Friday, April 19, 2013


How low-budget is INDESTRUCTIBLE MAN? It's so low-budget, they couldn't even put a "THE" in the title.

INDESTRUCTIBLE MAN has long been a staple of public domain home video. Retromedia Entertainment has now released the film on DVD in enhanced 1.66:1 anamorphic widescreen. The picture quality still isn't great, but this DVD is probably going to be the best version of this movie.

INDESTRUCTIBLE MAN features classic horror icon Lon Chaney Jr. as Butcher Benton, a hardened criminal who is executed, then revived by a scientist trying to increase cellular regeneration. The scientist's experiments render Butcher invulnerable (and mute), and soon the living dead man is on his way from San Francisco to Los Angeles to get revenge on the men who turned State's evidence on him.

INDESTRUCTIBLE MAN was made in 1955. At that time in his career Lon Chaney Jr. was working steadily as a character actor. He was shifting between major features such as HIGH NOON and cheap horror/sci-fi projects such as the film discussed here. Butcher Benton is basically a rehash of Chaney's portrayal of Lennie from OF MICE AND MEN and his role in MAN MADE MONSTER. The main difference is in those earlier films Chaney is someone the audience sympathizes with, while Butcher is a bad guy right from the beginning. If the script had made Chaney more of a victim of circumstance (like in so many of his great horror roles) INDESTRUCTIBLE MAN would have made more of an impact.

What makes INDESTRUCTIBLE MAN stand out from all the other 1950s monster flicks is it's seedy film noir atmosphere. The movie is narrated by the police detective working the case (Casey Adams). There are times when Adams' DRAGNET style delivery gets to be unintentionally amusing, but it does help the viewer figure out what is going on. (I get the feeling the narration was added on after filming to cover some of the gaps in the screenplay.) Despite the horror/science-fiction angle, INDESTRUCTIBLE MAN is really a crime story, set in the non-glamorous parts of L.A. There's some unusual location shooting of what looks like a skid row district, giving the movie an almost gritty documentary feel. The problem is this sequence just makes the rest of the story look even cheaper and weaker.

Butcher Benton has a torch for a burlesque dancer (Marian Carr). There are a number of scenes set backstage at the burlesque house (the police detective has the hots for the lady as well). The burlesque angle also contributes to INDESTRUCTIBLE's grimy feel. But Carr is given some scenes to explain that she's really a nice girl--she became a dancer because she needed a job--and she didn't even know that "Charles" (she calls the Butcher by his real name) was a crook! Yeah, right.....
Marian Carr 

The idea behind INDESTRUCTIBLE MAN is a good one--violent criminal is brought back from the dead, and cannot be killed by bullets--but like a lot of low-budget monster pictures, the result does not live up to the premise. Lon Chaney Jr. by this time was not in the best of shape, and he's stuck playing another big, mean, lumbering madman. Director Jack Pollexfen constantly shows a extreme close-up of Chaney's jowly face, quivering with rage--but this shot loses it's effect after it's been used about twenty times. There's plenty of stock footage of police cars and motorcycle cops--some of these shots are used more than once. It seems that there was a lot of padding added to this film....but according to a number of internet sources this movie had a lot cut out of it. There's a number of stills which show scenes that don't appear in the final film, including one of Chaney breaking into a police station and carrying off Marian Carr in the time-honored monster-movie tradition. Why this sequence was cut is puzzling, as it looks more intriguing than most of the stuff that's in the actual release.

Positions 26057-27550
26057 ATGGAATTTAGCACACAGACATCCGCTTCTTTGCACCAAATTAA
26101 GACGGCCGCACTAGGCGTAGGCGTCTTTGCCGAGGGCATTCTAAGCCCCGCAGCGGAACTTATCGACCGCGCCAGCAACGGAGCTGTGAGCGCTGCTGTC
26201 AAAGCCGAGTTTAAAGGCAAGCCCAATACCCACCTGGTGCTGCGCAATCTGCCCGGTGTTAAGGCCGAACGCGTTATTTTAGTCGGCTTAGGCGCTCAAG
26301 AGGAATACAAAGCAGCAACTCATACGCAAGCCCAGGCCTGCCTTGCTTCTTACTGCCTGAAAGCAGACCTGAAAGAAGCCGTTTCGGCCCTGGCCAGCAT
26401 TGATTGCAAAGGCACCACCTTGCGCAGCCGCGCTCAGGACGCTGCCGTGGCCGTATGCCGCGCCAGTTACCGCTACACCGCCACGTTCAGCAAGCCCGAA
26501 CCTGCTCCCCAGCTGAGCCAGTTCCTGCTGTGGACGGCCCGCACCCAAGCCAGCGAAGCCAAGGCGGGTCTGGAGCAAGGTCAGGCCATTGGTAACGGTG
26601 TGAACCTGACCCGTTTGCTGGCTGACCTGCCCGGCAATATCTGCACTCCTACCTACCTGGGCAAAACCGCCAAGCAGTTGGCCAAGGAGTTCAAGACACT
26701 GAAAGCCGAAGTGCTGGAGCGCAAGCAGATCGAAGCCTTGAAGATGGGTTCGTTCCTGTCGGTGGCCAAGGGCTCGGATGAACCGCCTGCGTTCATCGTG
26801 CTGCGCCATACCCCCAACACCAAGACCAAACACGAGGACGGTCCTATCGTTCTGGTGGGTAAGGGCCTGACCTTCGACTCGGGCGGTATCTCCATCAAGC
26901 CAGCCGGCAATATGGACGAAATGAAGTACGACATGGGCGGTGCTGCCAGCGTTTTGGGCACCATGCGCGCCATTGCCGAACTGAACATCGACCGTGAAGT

This scene is not in the film!

If you have a movie called INDESTRUCTIBLE MAN the audience expects to see the title character being....indestructible. For most of the running time we see Chaney being shot at by cops and surviving, but that's about it. His special power kind of goes to waste. Toward the climax things pick up a bit. The cops track Chaney to the Los Angeles sewer system, and Lon gets nailed by a bazooka blast, after which he walks around holding his stomach as if he had a bad lunch. Lon then gets attacked by flamethrowers, which allows him to wear a gruesome face makeup (just like his old days at Universal). The Butcher then winds up at a electrical station, where he rides an overhead crane into contact with a power transformer, frying him for good.

INDESTRUCTIBLE MAN is not a great role for Lon Chaney Jr., but it is a very representative one. It's also not a great film, but it does have enough unusual aspects to be worth viewing for fans of Chaney Jr. and fans of 1950s horror/science-fiction films.


  1. Nice article! I enjoyed reading it. I would certainly love to see that missing sequence.

  2. Thanks for posting this, and providing additional details like scenes were cut out. I have probably watched this movie dozens of times, including once more last night, because of how bad it is. I once saw a description of it on some movie site and it was labeled not "Noir," "Thriller" or such, but simply "Trash." How the crew didn't break out in laughter while filming the closeups of Chaney doing the squinty-eye, trembling face thing he does again and again, I'll never know. It's also funny how Chaney's face is burned until his flesh is falling off, but his hair and his clothes aren't even singed. "Aim for the face, boys, and watch his clothes and his hair!" Cheers.